It was hardest loveliest experience

first_imgMumbai: Priyanka Chopra says shooting for The Sky is Pink was the most challenging and “loveliest” experience. The film is her first Hindi project, which she is also producing, after she headed for Hollywood in 2016. Priyanka took to Instagram recently where she posted a picture from the wrap party of the movie, directed by Shonali Bose. “And it’s a wrap. This movie is special to me on so many levels. Not just because @roykapurfilms and @rsvpmovies (Sid and Ronnie) partnered with me on my first Hindi production… but also took the chance on me to bring to life a character and a true story that needed to be told,” she captioned the photograph with the cast and crew. Also Read – ‘Will be acting till I die’She gave a shout-out to co-stars Farhan Akhtar, Zaira Wasim and Rohit Saraf. “@faroutakhtar you made an amazing co actor all over again with all the laughter and fun! (you were missed tonight) and my amazing @zairawasim_ and @rohitsaraf10 who I’ve made friends for life with!” Priyanka also thanked Shonali for her trust. “This was the hardest loveliest experience. Thank you @shonalibose_ for your incredibly unique vision. I’m so proud of your faith in me. Thank you so much to our crew who worked tirelessly for 10 months to make this special piece of cinema. I love you all. See you at the pictures!” she added. “The Sky is Pink” is a love story of motivational speaker Aisha Chaudhary’s parents. The movie is slated for an October 11 release.last_img read more

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Pope calls for Catholic Church to renew as thousands flock to prayers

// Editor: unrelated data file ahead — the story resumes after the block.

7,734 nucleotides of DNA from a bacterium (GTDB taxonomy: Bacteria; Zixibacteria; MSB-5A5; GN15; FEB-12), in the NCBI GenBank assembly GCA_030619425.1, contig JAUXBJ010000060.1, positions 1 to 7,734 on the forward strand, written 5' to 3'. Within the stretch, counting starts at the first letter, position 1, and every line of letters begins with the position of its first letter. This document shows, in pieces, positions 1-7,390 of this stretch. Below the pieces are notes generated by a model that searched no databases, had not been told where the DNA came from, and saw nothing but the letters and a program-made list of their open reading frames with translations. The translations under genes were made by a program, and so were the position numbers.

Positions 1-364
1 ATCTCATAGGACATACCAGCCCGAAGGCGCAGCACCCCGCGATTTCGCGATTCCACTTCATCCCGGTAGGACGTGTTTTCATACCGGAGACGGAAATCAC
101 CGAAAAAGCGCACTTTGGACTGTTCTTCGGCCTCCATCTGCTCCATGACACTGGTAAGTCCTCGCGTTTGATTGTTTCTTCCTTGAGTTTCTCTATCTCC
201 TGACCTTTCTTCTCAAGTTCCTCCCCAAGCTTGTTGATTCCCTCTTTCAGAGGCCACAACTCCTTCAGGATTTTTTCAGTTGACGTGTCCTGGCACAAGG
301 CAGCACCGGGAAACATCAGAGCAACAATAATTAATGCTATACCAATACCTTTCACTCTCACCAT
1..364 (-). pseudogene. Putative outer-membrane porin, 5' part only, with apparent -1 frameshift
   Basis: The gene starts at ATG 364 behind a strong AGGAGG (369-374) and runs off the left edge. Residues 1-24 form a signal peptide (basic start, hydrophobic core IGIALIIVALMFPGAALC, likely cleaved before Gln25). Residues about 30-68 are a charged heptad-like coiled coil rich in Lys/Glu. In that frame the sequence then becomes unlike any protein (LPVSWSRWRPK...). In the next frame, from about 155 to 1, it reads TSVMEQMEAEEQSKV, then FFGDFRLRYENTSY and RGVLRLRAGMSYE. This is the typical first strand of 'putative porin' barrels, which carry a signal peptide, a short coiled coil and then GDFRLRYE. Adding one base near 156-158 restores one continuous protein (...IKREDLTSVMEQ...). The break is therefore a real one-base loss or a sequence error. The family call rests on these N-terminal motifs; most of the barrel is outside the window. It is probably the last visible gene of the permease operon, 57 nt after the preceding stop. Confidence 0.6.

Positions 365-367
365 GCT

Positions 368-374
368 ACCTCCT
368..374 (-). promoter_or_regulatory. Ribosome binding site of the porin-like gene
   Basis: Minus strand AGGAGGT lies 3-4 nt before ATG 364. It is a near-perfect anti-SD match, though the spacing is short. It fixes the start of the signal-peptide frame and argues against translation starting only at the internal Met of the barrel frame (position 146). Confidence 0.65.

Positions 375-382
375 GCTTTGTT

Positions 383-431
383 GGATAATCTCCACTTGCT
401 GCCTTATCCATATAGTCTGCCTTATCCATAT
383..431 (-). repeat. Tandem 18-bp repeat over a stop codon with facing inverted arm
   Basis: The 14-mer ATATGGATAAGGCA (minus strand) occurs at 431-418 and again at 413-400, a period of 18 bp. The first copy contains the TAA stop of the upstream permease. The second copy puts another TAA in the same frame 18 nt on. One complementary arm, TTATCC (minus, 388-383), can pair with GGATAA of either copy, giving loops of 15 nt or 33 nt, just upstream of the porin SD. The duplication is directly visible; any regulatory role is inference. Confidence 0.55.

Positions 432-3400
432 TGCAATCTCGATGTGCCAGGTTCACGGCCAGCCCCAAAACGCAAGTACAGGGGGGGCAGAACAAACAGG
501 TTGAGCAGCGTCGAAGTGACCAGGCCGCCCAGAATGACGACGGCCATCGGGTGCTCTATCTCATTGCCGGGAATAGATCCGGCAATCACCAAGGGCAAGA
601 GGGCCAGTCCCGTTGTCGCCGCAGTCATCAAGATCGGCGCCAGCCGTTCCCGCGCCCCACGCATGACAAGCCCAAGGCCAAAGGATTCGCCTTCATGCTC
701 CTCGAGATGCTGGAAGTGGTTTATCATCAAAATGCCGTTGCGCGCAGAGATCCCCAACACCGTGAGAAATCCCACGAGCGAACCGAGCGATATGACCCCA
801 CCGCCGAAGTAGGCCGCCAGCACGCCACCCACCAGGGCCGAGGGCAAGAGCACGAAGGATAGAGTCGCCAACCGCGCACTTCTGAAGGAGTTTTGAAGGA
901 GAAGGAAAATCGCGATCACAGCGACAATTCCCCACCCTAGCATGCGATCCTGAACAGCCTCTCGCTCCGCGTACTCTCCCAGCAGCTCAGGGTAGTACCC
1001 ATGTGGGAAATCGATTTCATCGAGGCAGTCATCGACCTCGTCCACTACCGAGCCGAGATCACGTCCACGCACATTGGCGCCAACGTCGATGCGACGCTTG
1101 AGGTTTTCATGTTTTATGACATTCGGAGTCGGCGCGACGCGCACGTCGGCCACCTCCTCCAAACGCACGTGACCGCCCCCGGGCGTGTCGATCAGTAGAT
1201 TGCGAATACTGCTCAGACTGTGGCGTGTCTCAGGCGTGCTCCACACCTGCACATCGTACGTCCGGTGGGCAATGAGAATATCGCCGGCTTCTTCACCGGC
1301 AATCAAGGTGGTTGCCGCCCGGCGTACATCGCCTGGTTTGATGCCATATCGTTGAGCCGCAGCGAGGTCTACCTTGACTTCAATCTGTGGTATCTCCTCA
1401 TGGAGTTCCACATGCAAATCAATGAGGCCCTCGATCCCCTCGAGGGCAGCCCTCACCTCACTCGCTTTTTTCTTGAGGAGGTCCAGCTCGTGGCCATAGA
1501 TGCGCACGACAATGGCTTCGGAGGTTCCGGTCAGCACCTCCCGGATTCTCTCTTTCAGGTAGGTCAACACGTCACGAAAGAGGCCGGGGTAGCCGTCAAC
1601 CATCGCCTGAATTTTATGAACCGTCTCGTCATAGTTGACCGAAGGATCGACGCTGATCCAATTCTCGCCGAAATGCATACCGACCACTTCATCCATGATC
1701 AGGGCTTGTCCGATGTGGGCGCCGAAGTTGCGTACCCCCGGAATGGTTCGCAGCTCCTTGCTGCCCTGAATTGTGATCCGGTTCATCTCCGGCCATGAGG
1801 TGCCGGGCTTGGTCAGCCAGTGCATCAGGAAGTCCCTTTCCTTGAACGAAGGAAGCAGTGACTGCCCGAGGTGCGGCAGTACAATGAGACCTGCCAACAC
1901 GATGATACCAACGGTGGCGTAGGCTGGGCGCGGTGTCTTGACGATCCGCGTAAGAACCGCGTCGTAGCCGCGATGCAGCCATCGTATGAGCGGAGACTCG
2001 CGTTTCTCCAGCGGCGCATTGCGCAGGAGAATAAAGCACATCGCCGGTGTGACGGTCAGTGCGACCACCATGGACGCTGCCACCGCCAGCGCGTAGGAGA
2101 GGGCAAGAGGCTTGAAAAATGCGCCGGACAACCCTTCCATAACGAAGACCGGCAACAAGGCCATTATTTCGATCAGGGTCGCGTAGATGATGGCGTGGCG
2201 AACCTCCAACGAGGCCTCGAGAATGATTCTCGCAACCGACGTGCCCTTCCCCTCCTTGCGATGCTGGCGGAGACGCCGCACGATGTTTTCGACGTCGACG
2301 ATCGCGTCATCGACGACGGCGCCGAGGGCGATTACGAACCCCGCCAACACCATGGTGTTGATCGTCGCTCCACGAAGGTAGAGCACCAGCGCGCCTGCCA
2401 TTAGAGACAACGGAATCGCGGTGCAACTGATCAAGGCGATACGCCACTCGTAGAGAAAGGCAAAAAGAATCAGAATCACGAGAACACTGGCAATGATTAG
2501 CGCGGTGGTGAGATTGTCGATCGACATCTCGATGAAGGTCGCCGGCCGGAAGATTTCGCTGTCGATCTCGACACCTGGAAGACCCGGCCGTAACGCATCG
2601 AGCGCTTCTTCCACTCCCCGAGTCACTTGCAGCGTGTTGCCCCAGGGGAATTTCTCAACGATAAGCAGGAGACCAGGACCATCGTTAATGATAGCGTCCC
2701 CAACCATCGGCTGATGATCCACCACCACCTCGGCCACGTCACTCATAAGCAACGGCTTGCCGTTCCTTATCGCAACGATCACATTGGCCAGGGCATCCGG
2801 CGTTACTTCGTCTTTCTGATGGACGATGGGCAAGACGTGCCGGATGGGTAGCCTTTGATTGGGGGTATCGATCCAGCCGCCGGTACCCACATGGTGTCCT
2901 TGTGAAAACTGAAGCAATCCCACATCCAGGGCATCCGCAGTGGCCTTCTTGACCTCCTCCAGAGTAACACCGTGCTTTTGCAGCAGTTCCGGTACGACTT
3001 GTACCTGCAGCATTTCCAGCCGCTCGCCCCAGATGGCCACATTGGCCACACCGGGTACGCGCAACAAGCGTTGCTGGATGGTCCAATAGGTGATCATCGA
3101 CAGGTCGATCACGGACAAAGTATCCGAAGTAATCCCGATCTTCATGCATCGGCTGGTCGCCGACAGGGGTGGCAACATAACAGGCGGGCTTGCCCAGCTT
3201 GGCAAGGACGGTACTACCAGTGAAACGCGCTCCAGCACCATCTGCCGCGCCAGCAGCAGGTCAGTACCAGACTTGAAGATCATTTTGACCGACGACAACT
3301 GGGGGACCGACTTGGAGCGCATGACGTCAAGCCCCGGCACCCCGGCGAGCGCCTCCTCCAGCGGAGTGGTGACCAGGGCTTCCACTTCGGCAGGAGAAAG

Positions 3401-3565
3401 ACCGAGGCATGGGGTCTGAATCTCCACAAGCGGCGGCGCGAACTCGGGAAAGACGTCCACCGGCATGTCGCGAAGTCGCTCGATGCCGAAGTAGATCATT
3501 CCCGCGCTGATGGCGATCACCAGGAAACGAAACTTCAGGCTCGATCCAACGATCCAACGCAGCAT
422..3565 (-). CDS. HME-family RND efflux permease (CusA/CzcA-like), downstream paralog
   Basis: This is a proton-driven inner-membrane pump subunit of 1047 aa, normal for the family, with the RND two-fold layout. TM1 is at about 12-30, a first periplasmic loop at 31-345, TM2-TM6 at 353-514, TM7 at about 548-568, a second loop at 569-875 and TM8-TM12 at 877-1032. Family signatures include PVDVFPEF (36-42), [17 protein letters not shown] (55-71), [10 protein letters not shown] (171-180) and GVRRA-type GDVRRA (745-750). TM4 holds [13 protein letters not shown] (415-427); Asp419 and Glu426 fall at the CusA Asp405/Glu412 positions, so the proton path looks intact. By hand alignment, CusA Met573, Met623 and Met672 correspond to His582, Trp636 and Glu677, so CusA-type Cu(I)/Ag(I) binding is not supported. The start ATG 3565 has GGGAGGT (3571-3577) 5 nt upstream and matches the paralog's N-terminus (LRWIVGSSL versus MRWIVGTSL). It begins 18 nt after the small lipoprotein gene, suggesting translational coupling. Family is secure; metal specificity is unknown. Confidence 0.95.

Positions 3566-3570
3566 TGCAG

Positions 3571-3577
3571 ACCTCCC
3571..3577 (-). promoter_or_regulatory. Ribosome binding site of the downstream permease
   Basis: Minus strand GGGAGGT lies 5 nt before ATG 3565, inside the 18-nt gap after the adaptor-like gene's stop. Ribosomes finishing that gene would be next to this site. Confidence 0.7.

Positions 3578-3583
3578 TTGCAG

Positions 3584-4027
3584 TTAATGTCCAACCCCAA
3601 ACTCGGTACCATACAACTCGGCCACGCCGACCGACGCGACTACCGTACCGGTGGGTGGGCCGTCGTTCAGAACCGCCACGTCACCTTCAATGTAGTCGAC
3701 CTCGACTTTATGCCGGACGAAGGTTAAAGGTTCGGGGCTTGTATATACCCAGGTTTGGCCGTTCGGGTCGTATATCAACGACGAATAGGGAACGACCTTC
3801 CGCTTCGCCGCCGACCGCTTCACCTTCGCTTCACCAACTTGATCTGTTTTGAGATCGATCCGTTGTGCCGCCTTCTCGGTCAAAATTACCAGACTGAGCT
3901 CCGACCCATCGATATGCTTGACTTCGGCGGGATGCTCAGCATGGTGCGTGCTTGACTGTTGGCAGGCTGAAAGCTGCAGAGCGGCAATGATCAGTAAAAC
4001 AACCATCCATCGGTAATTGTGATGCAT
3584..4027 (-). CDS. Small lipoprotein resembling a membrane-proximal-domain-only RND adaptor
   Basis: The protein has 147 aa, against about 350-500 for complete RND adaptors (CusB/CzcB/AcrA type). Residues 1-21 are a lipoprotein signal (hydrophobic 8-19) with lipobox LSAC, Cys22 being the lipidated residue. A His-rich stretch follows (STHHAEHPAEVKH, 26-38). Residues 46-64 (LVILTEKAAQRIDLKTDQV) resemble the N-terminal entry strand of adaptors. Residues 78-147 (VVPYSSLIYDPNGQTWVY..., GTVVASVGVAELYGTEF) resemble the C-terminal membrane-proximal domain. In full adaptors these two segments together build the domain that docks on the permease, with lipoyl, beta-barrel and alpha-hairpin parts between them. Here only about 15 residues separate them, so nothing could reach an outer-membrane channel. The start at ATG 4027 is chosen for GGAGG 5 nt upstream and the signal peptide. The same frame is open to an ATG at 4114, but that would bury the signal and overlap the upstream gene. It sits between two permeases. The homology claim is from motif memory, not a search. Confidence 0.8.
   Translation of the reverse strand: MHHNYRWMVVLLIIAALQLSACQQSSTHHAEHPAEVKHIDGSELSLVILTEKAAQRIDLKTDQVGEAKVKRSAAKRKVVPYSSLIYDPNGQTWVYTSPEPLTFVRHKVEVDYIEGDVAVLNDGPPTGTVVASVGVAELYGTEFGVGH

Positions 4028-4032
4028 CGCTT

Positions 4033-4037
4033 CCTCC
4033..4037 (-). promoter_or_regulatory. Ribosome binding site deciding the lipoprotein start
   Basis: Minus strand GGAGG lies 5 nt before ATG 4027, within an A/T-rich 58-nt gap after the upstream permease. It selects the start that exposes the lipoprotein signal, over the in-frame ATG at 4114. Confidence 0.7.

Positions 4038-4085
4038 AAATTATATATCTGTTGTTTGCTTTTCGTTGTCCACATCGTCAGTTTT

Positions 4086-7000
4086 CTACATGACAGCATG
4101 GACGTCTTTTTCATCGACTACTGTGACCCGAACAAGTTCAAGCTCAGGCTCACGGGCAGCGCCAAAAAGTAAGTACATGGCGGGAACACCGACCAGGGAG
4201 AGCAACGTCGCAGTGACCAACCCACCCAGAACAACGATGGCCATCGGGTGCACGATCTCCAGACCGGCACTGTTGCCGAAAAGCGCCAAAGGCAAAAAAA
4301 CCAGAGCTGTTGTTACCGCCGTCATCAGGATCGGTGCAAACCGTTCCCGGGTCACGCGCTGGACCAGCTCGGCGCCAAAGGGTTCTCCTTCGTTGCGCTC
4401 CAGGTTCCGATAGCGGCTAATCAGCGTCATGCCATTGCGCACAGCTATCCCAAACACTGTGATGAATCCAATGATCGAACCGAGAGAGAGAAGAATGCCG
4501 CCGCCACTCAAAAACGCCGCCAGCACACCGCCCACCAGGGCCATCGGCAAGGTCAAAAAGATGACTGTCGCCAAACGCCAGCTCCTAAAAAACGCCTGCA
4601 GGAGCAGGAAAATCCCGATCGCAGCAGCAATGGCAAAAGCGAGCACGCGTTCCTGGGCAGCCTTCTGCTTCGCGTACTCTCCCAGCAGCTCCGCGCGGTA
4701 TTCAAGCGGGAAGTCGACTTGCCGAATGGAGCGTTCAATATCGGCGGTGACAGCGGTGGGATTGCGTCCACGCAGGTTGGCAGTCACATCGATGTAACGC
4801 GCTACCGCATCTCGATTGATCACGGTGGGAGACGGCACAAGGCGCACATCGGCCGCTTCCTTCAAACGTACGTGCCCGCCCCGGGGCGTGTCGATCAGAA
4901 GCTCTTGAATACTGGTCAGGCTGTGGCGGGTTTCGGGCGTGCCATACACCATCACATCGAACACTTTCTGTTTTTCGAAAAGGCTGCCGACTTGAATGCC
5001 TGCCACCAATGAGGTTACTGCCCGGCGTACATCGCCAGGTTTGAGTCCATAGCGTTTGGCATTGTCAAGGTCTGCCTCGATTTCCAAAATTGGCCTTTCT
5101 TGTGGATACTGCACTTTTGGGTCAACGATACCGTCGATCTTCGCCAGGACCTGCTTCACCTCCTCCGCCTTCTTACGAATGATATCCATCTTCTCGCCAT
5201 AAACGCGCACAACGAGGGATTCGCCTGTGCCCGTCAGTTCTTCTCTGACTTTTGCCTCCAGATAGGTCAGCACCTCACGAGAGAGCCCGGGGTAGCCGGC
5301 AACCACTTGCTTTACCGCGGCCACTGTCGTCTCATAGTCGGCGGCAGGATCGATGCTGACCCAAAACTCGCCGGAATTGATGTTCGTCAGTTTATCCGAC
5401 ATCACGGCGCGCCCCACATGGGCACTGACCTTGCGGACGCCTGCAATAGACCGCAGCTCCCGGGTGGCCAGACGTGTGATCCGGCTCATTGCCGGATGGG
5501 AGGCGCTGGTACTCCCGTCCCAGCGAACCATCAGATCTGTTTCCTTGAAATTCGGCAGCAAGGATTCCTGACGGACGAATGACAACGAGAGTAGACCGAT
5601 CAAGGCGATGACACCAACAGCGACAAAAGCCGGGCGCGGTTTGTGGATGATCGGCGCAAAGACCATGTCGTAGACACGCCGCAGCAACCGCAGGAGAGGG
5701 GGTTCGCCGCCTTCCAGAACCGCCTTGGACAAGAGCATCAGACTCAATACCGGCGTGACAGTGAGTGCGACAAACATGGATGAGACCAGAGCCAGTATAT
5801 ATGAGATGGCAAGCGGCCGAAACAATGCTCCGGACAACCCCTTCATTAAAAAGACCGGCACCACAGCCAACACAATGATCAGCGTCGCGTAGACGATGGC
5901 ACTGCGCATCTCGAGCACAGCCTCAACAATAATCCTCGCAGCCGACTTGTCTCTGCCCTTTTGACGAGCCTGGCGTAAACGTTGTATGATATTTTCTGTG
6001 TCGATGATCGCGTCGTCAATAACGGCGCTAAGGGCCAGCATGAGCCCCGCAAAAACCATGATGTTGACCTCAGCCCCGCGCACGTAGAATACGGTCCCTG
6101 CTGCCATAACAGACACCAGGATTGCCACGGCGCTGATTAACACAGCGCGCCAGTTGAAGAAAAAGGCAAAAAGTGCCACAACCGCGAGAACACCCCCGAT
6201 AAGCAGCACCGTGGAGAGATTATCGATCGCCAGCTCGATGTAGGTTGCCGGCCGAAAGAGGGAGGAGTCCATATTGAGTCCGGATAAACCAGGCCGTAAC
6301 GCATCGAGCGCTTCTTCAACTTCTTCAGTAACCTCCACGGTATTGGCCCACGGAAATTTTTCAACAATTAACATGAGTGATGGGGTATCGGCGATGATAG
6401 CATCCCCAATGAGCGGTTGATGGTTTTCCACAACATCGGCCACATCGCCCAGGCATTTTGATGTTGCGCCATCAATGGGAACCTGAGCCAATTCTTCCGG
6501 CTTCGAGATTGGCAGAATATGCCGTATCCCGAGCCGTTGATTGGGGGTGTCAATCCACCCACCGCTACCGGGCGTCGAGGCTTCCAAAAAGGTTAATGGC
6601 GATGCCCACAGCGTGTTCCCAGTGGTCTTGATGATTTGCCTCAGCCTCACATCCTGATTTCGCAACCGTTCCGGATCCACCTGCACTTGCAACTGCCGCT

first_imgPOPE BENEDICT XVI called on the church and its faithful today to “renew themselves” as tens of thousands of pilgrims and tourists attended his penultimate Angelus prayers.“The church calls on all its members to renew themselves… which constitutes a fight, a spiritual battle, because the evil spirit wants us to deviate from the road towards God,” he told the crowds from his window overlooking St Peter’s Square.Families with young children, pensioners and nuns packed into the square in the sunshine said they had come to pay their respects to the pope, make their goodbyes or share in a historic event ahead of the 85-year old’s resignation.Groups of scouts held up banners reading “We have loved you so much!” and “We will be with you… always” and said they wanted to show Benedict that his shock decision to stand down on February 28 had not shaken their faith in him.“He has done it for the good of the church, and will keep serving us. He is retiring to pray – and God knows we need his prayers,” said Germana Blaiotta.Viva il papaA serene-looking Benedict waved to the crowds and thanked them for turning out in such large numbers, calling it a “sign of affection and spiritual closeness”, as the onlookers called out “viva il papa” (long live the pope).Benedict’s brother said in an interview with Spanish newspaper ABC published today that the pontiff was seeking greater tranquility with his retirement.“He no longer has strength. He is going through the natural process of aging, as am I. My brother wants more tranquility for his old age. With the advance of his age, his strength is declining,” Georg Ratzinger, 89, said.The Vatican said over 50,000 people had turned out to see the pope for his Sunday Angelus, while local authorities put the number at over 100,000.Benedict, whose surpise announcement last Monday that he would step down after eight years rocked the church, called on the world’s faithful to “refocus on God by disowning pride and egoism”.His words were seem by some as a veiled reference to internal bickering within the church in recent months, as well as the jostle for power as cardinals from all over the world prepare to vote in his successor.“Benedict did everything for the church, he was always in the limelight but they did nothing but criticise him and try and undermine him. Whoever follows him will have to have strong nerves,” said Margherita Yager, 61, from Germany.Christine Renier, a 48-year-old teacher from Paris, said she was in Rome on holiday and had wanted to see the pontiff before he retires to a secluded monastery behind the Vatican walls for a life of contemplation.Losing faith“It is a sad day, but I think Benedict was actually too rigid and lost many faithful among the young. I’m hoping for a pope who can throw out the bureaucracy and get back to the church’s roots, perhaps an African,” she said.Amid speculation over which of the 117 cardinals in the running might snap up the Vatican’s top job, Italian media said Cardinal Angelo Scola, the Archbishop of Milan, was among the favourites backed by Benedict.After meeting the pope Saturday, Scola said Benedict had told him “you have to become a light for everyone”, a phrase pounced on by the media as a clue.“Significant words which will be weighed by everyone,” said the Repubblica, while La Stampa agreed they were “meaningful words”.At St Peter’s Square, tourists snapping souvenir photographs of Benedict on their smart phones said he may have revolutionised the papacy.“This is a moment which will go down in history. He’s opened the door to future resignations and I cannot see anyone suffering through an old age as pope again. From now on they’ll retire,” said Michele Agostino, 66.Later today, the pontiff will start a week-long spiritual retreat and have only very few public engagements before he formally steps down – the first pope to resign because he simply cannot go on in 700 years.Benedict will receive Italian President Giorgio Napolitano on 23 February, celebrate his last Angelus prayer on 24 February and hold a final audience in St Peter’s Square with tens of thousands of followers on 27 February.- © AFP 2013.last_img read more

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